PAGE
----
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Original Investigation
Less Is More
April 22, 2013

Dietary and Supplemental Calcium Intake and Cardiovascular Disease MortalityThe National Institutes of Health–AARP Diet and Health Study

Author Affiliations

Author Affiliations: Nutritional Epidemiology Branch, Division of Cancer Epidemiology and Genetics, National Cancer Institute (Drs Xiao and Park), and the Laboratory of Epidemiology, Demography, and Biometry, National Institute on Aging (Drs Murphy and Harris), Bethesda, Maryland; Sticht Center on Aging, Wake Forest School of Medicine, Winston-Salem, North Carolina (Dr Houston); and Department of Epidemiology, The University of Texas MD Anderson Cancer Center, Houston (Dr Chow).

JAMA Intern Med. 2013;173(8):639-646. doi:10.1001/jamainternmed.2013.3283
Abstract

Importance Calcium intake has been promoted because of its proposed benefit on bone health, particularly among the older population. However, concerns have been raised about the potential adverse effect of high calcium intake on cardiovascular health.

Objective To investigate whether intake of dietary and supplemental calcium is associated with mortality from total cardiovascular disease (CVD), heart disease, and cerebrovascular diseases.

Design and Setting Prospective study from 1995 through 1996 in California, Florida, Louisiana, New Jersey, North Carolina, and Pennsylvania and the 2 metropolitan areas of Atlanta, Georgia, and Detroit, Michigan.

Participants A total of 388 229 men and women aged 50 to 71 years from the National Institutes of Health–AARP Diet and Health Study.

Main Outcome Measures Dietary and supplemental calcium intake was assessed at baseline (1995-1996). Supplemental calcium intake included calcium from multivitamins and individual calcium supplements. Cardiovascular disease deaths were ascertained using the National Death Index. Multivariate Cox proportional hazards regression models adjusted for demographic, lifestyle, and dietary variables were used to estimate relative risks (RRs) and 95% CIs.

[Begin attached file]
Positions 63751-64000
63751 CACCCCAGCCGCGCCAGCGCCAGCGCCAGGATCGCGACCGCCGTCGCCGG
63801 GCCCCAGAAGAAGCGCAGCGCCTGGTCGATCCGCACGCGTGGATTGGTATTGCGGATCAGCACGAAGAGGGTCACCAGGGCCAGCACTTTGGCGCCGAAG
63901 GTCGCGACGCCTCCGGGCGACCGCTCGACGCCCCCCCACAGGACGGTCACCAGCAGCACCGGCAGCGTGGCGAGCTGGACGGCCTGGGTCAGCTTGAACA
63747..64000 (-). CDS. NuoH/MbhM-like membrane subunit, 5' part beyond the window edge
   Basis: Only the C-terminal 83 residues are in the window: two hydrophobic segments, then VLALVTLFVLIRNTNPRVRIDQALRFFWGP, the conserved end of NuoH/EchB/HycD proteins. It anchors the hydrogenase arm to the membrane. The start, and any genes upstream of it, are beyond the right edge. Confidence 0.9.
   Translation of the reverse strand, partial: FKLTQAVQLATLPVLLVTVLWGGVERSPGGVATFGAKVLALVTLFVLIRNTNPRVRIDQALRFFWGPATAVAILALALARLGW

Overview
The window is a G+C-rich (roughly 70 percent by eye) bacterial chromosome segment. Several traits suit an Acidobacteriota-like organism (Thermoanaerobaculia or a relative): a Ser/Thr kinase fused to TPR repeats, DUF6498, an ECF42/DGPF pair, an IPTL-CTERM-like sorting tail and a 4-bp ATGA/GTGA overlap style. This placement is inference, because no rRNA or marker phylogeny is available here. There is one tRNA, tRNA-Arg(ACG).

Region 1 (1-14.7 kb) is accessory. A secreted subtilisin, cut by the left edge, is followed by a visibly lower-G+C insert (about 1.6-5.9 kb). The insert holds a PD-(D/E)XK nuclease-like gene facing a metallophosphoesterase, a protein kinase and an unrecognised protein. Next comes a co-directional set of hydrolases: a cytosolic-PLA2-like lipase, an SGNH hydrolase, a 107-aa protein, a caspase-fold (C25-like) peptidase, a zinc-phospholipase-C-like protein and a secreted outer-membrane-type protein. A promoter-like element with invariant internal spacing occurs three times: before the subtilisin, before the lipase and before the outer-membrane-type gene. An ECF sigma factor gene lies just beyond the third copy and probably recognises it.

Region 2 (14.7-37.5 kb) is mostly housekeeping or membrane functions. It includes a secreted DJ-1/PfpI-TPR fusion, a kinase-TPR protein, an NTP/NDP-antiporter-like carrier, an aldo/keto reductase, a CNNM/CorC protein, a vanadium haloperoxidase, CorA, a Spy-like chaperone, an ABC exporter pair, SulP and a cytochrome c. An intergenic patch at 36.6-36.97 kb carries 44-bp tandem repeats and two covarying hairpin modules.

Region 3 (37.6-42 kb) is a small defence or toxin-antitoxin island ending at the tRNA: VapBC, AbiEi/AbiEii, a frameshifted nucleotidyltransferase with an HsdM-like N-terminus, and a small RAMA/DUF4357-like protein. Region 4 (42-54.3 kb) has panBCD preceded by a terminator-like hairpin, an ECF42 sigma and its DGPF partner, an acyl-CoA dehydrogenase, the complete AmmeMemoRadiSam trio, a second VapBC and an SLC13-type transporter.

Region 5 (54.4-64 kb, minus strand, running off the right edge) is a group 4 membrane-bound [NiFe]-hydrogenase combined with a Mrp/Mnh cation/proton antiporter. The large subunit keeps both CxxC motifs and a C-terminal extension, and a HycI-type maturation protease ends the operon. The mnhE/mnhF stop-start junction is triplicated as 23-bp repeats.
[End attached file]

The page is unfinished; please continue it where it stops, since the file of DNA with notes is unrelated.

Results During a mean of 12 years of follow-up, 7904 and 3874 CVD deaths in men and women, respectively, were identified. Supplements containing calcium were used by 51% of men and 70% of women. In men, supplemental calcium intake was associated with an elevated risk of CVD death (RR>1000 vs 0 mg/d, 1.20; 95% CI, 1.05-1.36), more specifically with heart disease death (RR, 1.19; 95% CI, 1.03-1.37) but not significantly with cerebrovascular disease death (RR, 1.14; 95% CI, 0.81-1.61). In women, supplemental calcium intake was not associated with CVD death (RR, 1.06; 95% CI, 0.96-1.18), heart disease death (1.05; 0.93-1.18), or cerebrovascular disease death (1.08; 0.87-1.33). Dietary calcium intake was unrelated to CVD death in either men or women.

Conclusions and Relevance Our findings suggest that high intake of supplemental calcium is associated with an excess risk of CVD death in men but not in women. Additional studies are needed to investigate the effect of supplemental calcium use beyond bone health.

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